Crisis presses for law change to curb rough sleeping in light of shocking new official statistics

23 February 2012

Shocked by the 23% rise in official figures for rough sleeping, national single homelessness charity Crisis is pressing for law change to make sure local councils help anyone facing homelessness.

The Department of Communities and Local Government (DCLG) today [see editor's note] revealed that 2,181 people were recorded by local councils across the country as sleeping rough on any one night, up from 1,768 in last year's count. Under guidance introduced last year all local authorities in England should provide a figure based either on street counts or estimates in conjunction with partner agencies.

Leslie Morphy, Chief Executive of Crisis, said: "The Government must learn from these figures and ensure that the services and help homeless people need are available in every area. It is shocking that in the 21st century there is still no right to shelter - a single homeless person can approach their council for help and be turned away to sleep on the streets [1].

"Our No One Turned Away campaign is pressing for a change in the law so that every homeless person who approaches their local council for help gets the advice and support they need and no-one is forced to sleep rough. In the face of these shocking figures it is all the more important that government acts now.

"This rise in the number of people facing the horrors of rough sleeping is truly worrying and must be a wake-up call. Our very real fear is this is just the tip of the iceberg and the worst is yet to come.

"Independent research[2] for Crisis last year  predicted that homelessness in all its forms - not just those we see sleeping on the streets - will increase yet further due to the continuing impact of the economic downturn with rising unemployment and soaring demand for limited affordable housing, and government policy to cut benefits and services, particularly housing benefit."

In response to plans the Government set out to allocate £18.5 million in funding to local authorities to help prevent single homelessness Leslie Morphy said:

 "This funding is a welcome acknowledgement by the Government that the safety net for single people at risk of homelessness is sorely lacking. It is a step in the right direction but we are concerned it will not be enough to mitigate the impact of rising homelessness and cuts in services and support. We must also do more to stop people becoming homeless in the first place by changing the law so all get the help they need. In fact the Government itself is adding to the problem through its cuts to housing benefit up and down the country"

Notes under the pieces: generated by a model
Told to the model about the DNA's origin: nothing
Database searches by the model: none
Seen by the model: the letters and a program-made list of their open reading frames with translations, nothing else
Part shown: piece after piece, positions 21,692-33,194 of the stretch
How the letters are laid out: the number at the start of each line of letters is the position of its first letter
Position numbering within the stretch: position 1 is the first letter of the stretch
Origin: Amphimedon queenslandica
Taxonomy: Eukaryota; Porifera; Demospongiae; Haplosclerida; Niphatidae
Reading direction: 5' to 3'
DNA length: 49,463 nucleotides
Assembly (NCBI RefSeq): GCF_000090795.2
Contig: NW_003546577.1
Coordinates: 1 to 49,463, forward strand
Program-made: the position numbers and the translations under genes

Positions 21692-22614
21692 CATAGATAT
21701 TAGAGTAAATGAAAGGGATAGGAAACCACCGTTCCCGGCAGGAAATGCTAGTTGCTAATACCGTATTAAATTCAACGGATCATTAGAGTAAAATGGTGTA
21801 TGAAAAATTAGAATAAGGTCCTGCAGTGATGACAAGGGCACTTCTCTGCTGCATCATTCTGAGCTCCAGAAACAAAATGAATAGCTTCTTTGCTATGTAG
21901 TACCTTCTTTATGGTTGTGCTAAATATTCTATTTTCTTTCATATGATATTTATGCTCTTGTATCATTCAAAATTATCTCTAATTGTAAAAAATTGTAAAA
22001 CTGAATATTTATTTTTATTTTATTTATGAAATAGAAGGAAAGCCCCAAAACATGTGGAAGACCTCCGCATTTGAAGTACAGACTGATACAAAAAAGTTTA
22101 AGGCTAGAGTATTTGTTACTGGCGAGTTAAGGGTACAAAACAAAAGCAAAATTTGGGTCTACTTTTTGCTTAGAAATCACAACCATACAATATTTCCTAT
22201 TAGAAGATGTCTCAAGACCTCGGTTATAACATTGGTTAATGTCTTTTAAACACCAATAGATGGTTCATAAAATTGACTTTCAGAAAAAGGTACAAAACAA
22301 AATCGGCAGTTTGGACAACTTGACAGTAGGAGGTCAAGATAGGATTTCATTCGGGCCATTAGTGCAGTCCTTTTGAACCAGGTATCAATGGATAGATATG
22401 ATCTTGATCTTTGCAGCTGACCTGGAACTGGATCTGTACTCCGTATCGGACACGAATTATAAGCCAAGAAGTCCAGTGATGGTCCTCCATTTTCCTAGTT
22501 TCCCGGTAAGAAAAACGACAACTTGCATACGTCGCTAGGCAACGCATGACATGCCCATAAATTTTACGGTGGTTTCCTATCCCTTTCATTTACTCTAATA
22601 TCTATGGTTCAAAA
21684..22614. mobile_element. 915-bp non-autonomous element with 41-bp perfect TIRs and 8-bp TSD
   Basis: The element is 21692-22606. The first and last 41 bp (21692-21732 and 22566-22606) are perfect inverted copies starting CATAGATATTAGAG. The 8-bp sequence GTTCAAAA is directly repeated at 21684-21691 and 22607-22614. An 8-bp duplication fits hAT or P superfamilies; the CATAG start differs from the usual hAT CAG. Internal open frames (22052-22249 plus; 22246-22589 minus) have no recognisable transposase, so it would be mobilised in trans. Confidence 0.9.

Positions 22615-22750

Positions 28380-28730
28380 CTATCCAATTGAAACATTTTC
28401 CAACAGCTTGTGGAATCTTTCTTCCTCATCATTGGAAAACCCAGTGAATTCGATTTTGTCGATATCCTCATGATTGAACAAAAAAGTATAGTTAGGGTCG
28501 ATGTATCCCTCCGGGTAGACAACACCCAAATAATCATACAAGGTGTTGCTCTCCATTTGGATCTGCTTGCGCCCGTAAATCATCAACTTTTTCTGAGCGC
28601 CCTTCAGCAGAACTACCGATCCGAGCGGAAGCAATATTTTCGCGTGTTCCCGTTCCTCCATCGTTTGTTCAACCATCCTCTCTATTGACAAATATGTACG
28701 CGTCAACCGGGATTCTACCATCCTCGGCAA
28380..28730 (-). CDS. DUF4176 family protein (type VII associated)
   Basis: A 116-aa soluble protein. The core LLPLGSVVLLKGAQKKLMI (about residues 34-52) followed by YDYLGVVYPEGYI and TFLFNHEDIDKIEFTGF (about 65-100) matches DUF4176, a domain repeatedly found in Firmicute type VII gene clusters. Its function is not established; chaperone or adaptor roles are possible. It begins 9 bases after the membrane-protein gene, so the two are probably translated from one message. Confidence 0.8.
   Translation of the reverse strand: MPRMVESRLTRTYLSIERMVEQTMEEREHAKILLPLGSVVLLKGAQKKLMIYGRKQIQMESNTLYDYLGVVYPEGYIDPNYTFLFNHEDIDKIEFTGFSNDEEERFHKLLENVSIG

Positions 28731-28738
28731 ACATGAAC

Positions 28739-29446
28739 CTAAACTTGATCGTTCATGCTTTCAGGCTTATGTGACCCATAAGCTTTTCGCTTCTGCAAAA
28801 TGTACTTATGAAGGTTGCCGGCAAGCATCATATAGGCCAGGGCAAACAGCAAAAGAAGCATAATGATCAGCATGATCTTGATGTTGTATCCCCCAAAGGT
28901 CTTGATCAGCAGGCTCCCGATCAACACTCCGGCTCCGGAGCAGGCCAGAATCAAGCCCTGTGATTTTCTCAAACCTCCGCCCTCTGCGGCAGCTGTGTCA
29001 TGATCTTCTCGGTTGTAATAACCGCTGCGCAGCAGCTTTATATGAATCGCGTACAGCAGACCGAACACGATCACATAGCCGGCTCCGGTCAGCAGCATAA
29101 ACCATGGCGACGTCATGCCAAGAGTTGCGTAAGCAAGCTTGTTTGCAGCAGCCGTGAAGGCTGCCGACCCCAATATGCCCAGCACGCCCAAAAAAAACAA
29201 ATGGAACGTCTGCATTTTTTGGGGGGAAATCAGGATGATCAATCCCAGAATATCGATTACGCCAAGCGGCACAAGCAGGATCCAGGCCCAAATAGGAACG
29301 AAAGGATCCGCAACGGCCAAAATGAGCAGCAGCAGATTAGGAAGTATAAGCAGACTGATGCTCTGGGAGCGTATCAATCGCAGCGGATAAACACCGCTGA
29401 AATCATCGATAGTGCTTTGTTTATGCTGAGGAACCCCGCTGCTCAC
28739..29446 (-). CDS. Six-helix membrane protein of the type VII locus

For further media information or to request an interview with a Crisis spokesperson, call 020 7426 3880 or email


Notes to editors

Full figures for rough sleeping are published here:

[1] Under the existing homelessness legislation single people are not considered a priority for housing. They should get meaningful advice and assistance but too often this just doesn't happen. As the first place that many turn, local councils are in a unique position to help people out of homelessness. When they fail to do so, those in need of help can be left with nowhere to go but the streets and can quickly spiral deeper into homelessness.

The consequences are often severe: research for Crisis has highlighted that a fifth of homeless women have resorted to sex work to fund accommodation and almost one in five single homeless people have turned up at A&E just looking for somewhere to sleep.

With homelessness rising change is needed more than ever and central Government must take the lead. We know councils are under pressure and funding is tight - that is why Crisis is calling for the law to be changed to guarantee single homeless people get the help they need.

Through its No One Turned Away campaign Crisis is calling for the law to be changed so that all homeless people have a right to meaningful written advice, real assistance and emergency accommodation when they ask their council for help, wherever in the country they live.

[2] The Homelessness Monitor: Tracking the Impacts of Policy and Economic Change in England, commissioned by Crisis and undertaken by Heriot-Watt University and the University of York, warns that after years of stable or falling levels of homelessness, 2010 marked the turning point when homelessness in all its forms started to rise again.

The research predicted that the worst is yet to come as the continuing economic downturn combined with the Coalition Government's radical reforms and weakening of the welfare state will leave many more people facing the threat or reality of homelessness.


Crisis is the national charity for single homeless people. We are dedicated to ending homelessness by delivering life-changing services and campaigning for change. Our innovative education, employment, housing and well-being services address individual needs and help people to transform their lives. We are determined campaigners, working to prevent people from becoming homeless and advocating solutions informed by research and our direct experience. We have ambitious plans for the future and are committed to help more people in more places across the UK. We know we won't end homelessness overnight or on our own. But we take a lead, collaborate with others and, together, make change happen.

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